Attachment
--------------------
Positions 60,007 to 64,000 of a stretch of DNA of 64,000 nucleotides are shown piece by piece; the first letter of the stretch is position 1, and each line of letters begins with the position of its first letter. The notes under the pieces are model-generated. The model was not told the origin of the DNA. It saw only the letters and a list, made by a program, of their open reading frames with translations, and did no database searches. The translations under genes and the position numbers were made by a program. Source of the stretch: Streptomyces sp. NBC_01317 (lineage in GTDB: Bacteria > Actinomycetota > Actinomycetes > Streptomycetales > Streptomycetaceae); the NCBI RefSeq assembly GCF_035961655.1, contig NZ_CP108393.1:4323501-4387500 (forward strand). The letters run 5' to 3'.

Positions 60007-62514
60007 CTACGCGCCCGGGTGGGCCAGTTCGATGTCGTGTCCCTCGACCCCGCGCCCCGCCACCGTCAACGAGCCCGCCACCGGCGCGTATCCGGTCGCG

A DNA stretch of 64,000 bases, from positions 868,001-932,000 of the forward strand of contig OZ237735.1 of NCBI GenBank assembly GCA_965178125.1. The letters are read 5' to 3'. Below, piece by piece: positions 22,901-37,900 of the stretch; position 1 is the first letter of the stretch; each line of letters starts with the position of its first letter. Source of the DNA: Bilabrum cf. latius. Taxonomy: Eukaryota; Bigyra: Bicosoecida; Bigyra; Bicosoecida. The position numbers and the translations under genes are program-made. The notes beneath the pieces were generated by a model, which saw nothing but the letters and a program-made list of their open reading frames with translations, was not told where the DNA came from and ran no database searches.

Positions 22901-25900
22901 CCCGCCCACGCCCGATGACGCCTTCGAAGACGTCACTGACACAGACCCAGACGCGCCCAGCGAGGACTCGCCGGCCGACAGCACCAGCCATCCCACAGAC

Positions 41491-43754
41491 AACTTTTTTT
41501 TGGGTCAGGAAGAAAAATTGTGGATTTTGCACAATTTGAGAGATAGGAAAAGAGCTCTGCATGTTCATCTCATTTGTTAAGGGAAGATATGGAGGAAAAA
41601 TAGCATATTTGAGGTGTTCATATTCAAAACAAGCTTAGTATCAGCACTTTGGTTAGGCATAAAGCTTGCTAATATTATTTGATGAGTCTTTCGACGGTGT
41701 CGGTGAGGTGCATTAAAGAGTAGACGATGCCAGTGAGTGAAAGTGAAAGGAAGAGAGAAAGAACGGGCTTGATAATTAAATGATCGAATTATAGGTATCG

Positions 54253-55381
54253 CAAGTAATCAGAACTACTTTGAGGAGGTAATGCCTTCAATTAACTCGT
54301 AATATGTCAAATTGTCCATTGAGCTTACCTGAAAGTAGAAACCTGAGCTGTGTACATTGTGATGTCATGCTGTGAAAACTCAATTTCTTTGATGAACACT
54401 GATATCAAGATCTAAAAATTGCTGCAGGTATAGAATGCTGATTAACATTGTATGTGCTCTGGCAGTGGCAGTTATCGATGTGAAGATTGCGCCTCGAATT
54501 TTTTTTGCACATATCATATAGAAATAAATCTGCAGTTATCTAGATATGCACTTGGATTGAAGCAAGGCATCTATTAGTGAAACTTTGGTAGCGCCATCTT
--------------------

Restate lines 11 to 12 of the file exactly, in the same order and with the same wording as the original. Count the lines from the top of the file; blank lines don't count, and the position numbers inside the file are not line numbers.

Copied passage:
41701 CGGTGAGGTGCATTAAAGAGTAGACGATGCCAGTGAGTGAAAGTGAAAGGAAGAGAGAAAGAACGGGCTTGATAATTAAATGATCGAATTATAGGTATCG

Positions 54253-55381